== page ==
Superheating and microwave ovens

There have been many reports of injury to people using microwave ovens to heat water to make hot drinks. Water heated in a microwave oven may be superheated and when objects (e.g. a spoon) or granulated materials (e.g. instant coffee) are put into it, the water may boil very vigorously or even appear to explode out of the container. The vigorously ejected boiling water can cause serious burns. Sometimes even the act of taking the container out of the oven and or putting it on the bench can cause the boiling.

  • When does superheating happen?
  • How to avoid it
  • What is superheating?
  • Why is it dangerous?
  • Why does it occur to a greater degree in microwave ovens than in saucepans or kettles?
  • Why is it possible to heat water above its boiling temperature?
  • Some quantitative details
  • More about boiling and freezing temperatures
  • Other potential dangers associated with microwave ovens

  • When does it happen?

      The following conditions promote these potentially dangerous events:
      • Using a container with a very smooth surface, such as an unscratched glass or glazed container.
      • Heating for too long.
      • Quickly adding a powder, such as instant coffee (or sometimes even an object to stir it).
      • Standing with one's face above the container makes injury more likely.
      How it could be dangerous: You put water in a new mug (one that has no cracks in the internal glazing and which has never been scoured). You put it in the oven with a setting that is a little too long for the amount of water. While it is heating the phone rings. You return some time later, decide to reheat it, so you restart the oven. You take out the cup and immediately add a spoonful of instant coffee. The water boils vigorously, throwing boiling water over your arm and face.

    How to avoid it

      • Before putting the water into the oven, insert a non-metal object with a surface that is not smooth. (e.g. a wooden stirrer. A wooden skewer or icecream stick will do.)
      • Use a container whose surface is at least a little scratched.
      • Do not heat for longer than the recommended time for the quantity of water used.
      • Tap the outside of the container a few times with a solid object while it is still in the oven. Use a long object so that your hand remains outside the oven. Alternatively, and still keeping your hand outside the oven, insert a stirrer while the container is still in the oven. (Thus, if vigorous boiling occurs, most of the boiling water will strike the inside of the oven.)
      • Keep your face well away from the open oven door and from the container.
      All these precautions should reduce the chance or extent of superheating and resultant injury. Nevertheless, very hot water is always dangerous and one should always treat it with caution.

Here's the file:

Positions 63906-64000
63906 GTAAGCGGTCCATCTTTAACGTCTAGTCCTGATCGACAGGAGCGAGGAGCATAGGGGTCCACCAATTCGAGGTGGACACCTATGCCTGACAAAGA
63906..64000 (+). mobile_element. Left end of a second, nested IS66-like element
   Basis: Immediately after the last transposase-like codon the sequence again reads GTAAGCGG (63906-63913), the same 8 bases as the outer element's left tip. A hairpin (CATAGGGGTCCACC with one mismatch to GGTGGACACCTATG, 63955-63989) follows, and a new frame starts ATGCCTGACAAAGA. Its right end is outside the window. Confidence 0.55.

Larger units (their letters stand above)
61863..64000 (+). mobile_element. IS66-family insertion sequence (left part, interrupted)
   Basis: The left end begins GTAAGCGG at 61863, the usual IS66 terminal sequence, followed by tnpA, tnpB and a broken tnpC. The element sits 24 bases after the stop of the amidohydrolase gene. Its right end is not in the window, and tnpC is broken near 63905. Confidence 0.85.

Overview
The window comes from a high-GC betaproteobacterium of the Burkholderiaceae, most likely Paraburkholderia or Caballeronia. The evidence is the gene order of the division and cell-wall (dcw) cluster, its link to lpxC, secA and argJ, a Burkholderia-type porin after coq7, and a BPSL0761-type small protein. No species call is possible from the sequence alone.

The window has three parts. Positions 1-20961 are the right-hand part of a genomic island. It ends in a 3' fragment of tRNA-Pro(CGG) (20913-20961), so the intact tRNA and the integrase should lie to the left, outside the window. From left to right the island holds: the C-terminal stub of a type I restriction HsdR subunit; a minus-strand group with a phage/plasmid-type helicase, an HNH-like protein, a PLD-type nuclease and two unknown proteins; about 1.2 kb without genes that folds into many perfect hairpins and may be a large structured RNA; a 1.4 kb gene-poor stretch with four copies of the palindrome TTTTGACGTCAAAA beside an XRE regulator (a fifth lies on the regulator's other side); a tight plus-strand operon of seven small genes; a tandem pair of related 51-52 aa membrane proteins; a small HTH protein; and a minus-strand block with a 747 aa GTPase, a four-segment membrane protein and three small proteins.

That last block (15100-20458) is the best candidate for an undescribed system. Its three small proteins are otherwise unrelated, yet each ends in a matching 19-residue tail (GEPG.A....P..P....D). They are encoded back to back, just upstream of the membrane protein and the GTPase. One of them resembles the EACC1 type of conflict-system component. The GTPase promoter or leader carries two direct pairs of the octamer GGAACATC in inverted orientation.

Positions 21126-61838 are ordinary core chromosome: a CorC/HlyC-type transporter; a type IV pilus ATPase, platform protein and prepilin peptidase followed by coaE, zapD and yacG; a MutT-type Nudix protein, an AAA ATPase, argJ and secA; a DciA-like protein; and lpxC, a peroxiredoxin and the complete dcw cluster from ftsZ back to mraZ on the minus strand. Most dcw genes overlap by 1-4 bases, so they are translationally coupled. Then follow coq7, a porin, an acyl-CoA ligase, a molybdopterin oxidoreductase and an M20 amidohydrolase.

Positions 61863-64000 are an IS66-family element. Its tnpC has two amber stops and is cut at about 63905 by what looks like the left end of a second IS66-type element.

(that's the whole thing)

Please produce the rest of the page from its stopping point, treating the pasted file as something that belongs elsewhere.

What is superheating?

      In this context superheating means the heating of a liquid to a temperature above its normal boiling point. The superheated state is unstable, and it can very rapidly turn into liquid at the boiling point, plus a substantial quantity of vapour.

    Why is it dangerous?

      If one litre of water is superheated by only 1 °C (i.e. if it is heated to 101 °C without boiling at normal pressure), it is in an unstable state, and it can suddenly produce about 3 litres of steam. The rapid production of a substantial quantity of steam within the bulk of the water will cause it to boil vigorously and possibly to appear to explode. The result is boiling water flying at speed out of the container.

    Why does it occur to a greater degree in microwave ovens than in saucepans or kettles?

      In a microwave oven, the water is usually hotter than the container, whereas parts of the kettle or saucepan are usually hotter than the water. Further, the surfaces of some containers used in microwave ovens may be very smooth, almost at a molecular scale, whereas this is not true for kettles or saucepans.

      Microwave ovens heat the water directly: the microwaves pass through the container and the water, and the water itself absorbs energy from them. The container absorbs little energy directly. In a kettle or saucepan, the container itself (saucepan) or a heating element (some kettles) is hotter than the water. The hottest points cause a small amount of local superheating, boiling is initiated here, and this then stirs the water.

    Why is it possible to heat water above its boiling temperature?

      Let's talk only about pure water, and only water at or close to atmospheric pressure.